At 5 PM EDT, the center of Hurricane Katrina was at 24.8 North 82.9 West, 70 miles west-northwest of Key West. Maximum sustained winds remain near 100 mph and minimum central pressure is down to 965 millibars (28.50").
Hurricane Katrina Advisory Number 14
Despite the recent drops in pressure, recon has not found flight level winds that would suggest anything greater than 100 mph winds at the surface. The fact that the eyewall is not entirely closed may be the reason why winds are a bit lower than the pressure would normally suggest.
Katrina remains caught between steering flows that are pushing her south. Both sources of that are expected to weaken over the next 24 hours, causing Katrina to turn to the west. The models are in general agreement on the movement of a trough that will come from the northwest of the high pressure ridge that will act to open up a path for Katrina to turn north. The result of the better agreement of the models on the scenario caused the official track forecast to be shifted to the west by 150 nautical miles (172.5 statute miles). With projected landfall still 72 hours away, further modifications to the forecast track are possible.
Katrina is expected to move over an area of exceptionally warm (and deep) water. That combined with favorable upper-air conditions should allow Katrina to reach category four status before landfall. The intensity forecast is in line with the output of the SHIPS and GFDL models, but under that of the FSU Superensemble, which brings Katrina's winds up to 150 mph strength prior to landfall.
Hurricane Katrina Discussion Number 14
Official forecast track
A very difficult move to make, but probably the right one. The National Hurricane Center really does not like to make these kinds of jumps in their forecast, but the unaminous shift in the forecast models combined with Katrina's continued movement to the west-southwest left them little choice.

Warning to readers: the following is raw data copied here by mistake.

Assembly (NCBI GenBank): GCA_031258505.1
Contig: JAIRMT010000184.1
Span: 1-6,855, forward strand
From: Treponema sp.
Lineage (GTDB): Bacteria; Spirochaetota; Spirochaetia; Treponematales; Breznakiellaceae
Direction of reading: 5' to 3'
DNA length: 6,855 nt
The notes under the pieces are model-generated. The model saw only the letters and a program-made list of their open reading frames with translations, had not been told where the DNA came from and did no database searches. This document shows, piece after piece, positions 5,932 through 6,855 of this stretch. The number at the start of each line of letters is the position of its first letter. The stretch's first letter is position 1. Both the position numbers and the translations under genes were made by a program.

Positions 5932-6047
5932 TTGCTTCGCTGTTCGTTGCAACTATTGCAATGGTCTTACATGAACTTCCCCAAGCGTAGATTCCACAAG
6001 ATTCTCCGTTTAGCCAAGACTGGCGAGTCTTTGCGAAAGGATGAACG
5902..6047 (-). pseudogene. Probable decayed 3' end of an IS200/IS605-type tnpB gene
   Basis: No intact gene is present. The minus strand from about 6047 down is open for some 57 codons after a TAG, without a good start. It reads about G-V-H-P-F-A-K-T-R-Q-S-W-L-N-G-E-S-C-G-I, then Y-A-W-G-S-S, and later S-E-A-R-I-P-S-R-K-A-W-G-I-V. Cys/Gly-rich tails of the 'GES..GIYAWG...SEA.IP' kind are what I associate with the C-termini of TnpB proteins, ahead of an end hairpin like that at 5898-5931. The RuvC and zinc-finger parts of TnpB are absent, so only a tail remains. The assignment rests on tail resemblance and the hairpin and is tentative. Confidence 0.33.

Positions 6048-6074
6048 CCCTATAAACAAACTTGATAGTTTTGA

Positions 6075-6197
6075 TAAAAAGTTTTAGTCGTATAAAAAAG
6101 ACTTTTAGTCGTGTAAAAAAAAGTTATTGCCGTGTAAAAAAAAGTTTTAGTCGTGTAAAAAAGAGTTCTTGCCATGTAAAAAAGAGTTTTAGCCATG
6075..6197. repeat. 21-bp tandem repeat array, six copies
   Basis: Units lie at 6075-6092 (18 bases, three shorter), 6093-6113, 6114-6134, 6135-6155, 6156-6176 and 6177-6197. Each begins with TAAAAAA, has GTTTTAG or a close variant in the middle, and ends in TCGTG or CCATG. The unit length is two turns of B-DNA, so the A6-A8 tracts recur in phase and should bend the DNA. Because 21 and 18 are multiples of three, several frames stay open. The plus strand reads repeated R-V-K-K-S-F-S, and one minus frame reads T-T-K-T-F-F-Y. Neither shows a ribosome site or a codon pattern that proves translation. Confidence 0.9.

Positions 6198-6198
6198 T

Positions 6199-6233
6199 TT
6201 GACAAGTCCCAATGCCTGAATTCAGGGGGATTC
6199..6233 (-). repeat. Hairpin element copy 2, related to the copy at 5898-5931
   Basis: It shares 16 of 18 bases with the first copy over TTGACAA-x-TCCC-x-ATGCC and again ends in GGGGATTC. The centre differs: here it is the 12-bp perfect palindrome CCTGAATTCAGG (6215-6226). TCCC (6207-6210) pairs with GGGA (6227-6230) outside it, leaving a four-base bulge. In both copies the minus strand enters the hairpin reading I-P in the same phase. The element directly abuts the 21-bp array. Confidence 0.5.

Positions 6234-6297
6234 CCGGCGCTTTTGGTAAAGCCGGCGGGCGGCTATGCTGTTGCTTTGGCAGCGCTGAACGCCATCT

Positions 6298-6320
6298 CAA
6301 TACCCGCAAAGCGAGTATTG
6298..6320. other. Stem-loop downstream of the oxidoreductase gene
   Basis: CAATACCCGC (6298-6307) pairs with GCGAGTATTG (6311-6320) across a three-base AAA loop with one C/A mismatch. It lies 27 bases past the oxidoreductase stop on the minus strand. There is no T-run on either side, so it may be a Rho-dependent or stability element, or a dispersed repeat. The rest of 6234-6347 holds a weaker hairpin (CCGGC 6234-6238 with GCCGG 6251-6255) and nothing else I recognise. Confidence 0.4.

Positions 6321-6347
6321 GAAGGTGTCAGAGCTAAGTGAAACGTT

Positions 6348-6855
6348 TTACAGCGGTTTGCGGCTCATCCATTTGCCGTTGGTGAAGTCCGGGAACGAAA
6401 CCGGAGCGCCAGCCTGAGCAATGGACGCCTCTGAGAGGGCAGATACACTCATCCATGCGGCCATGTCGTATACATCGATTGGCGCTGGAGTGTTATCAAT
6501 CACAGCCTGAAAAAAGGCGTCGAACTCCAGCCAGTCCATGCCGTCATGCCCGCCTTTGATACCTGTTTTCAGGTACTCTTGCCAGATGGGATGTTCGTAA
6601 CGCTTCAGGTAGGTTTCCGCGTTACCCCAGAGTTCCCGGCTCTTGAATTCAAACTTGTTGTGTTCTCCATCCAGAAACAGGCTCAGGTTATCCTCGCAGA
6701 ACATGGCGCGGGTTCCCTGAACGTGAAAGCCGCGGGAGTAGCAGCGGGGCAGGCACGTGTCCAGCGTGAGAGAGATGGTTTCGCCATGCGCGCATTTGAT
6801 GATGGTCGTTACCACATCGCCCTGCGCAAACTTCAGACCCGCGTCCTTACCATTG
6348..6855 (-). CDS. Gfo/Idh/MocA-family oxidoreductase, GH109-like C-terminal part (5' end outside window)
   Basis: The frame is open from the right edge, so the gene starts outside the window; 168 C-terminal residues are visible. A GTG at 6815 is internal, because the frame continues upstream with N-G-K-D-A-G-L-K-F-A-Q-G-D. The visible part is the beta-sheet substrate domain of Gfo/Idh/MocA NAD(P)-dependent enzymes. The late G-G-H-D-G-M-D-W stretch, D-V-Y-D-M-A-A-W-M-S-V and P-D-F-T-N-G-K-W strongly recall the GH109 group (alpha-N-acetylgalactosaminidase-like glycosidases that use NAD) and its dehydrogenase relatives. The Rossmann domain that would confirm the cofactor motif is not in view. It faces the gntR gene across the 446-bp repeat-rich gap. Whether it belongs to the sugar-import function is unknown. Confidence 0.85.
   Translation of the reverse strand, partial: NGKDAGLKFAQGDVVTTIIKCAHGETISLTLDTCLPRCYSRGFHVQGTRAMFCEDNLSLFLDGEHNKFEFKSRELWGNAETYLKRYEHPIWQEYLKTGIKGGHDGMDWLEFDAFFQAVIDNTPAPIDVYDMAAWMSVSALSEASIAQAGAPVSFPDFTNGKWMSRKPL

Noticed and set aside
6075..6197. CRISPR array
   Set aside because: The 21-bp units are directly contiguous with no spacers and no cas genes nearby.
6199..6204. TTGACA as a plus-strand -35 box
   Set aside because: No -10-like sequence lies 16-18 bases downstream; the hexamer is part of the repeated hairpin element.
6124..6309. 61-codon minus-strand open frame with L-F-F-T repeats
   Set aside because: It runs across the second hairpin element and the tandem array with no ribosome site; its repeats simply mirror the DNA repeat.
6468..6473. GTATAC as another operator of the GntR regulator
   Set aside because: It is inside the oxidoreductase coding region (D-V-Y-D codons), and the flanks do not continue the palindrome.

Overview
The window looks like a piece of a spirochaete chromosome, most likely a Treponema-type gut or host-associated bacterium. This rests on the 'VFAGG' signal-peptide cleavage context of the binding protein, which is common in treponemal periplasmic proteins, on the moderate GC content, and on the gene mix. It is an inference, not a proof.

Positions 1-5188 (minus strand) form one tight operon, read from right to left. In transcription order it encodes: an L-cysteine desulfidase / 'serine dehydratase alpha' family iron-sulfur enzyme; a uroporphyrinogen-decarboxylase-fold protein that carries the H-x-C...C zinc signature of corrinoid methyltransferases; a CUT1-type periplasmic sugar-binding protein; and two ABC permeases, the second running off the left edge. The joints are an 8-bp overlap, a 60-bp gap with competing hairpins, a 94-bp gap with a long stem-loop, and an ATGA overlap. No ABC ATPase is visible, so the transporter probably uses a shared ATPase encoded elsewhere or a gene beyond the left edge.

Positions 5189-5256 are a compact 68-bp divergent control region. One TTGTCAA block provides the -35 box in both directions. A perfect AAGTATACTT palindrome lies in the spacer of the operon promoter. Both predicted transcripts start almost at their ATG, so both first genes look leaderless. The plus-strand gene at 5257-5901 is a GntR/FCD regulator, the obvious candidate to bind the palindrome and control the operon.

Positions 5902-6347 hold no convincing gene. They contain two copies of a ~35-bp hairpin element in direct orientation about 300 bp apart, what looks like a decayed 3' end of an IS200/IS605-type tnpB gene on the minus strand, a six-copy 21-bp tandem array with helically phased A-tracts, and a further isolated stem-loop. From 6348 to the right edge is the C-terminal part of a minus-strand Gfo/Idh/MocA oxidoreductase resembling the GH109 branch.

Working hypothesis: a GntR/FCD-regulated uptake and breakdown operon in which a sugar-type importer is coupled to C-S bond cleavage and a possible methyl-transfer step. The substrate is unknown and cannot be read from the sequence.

The only direct comment I have on the forecast has to do with intensity. After looking at the water vapor loop, I realized dry air could serve to keep Irene from doing dramatic rapid intensification. Right now there is dry air immediately to her north and there looks to be a pocket of it being pushed south through the southeastern U.S. and will ultimately end up in Katrina's path. (In these imagery, dry air is black, while increasingly bright shades of gray indicate moisture). It may not amount to much, Katrina probably will still manage to make category four status. However, if she doesn't then dry air will probably be the reason why.
Brendan Loy has a post about the peril that New Orleans may be in and the difficult problems of the track forecast and evacuation orders. It is indeed a difficult problem.
The forecasting of the tracks of hurricanes is much more accurate than in the past and overall improves every year. However, we are still far from being able to give the kind of precision and certainty that would alleviate the emergency planner's fear of a false alarm.
The problem in New Orleans is that it is generally accepted that the city requires 72 hours notice to be properly evacuated. In 2004, a great year for the accuracy of hurricane forecasts relative to the historical average, the average track error of a 72 hour forecast was 150 nautical miles. Given that error, a forecast that has a hurricane striking east of Mobile in 72 hours(well enough away to not be of worry to New Orleans if it were indeed to strike there), still has enough error that New Orleans is inside the zone of uncertainty.
Even at a short period the uncertainty can be greater than would be desired by planners. In 2004 the average forecast error at 12 hours was 33 nautical miles. Now this sounds small but in practical terms it is somewhat large. Consider that in 1969, when the monsterous Hurricane Camille passed New Orleans to the east by about 40 nautical miles the damage to New Orleans was trivial compared to what it would have been had it come in 30 miles closer. The difference between absolute disaster, major damage (like Betsy of '65) or annoyance is within the margin of forecast error at 12 hours.
As much as forecasters would like to, they can't give the assurances that emergency planners would like.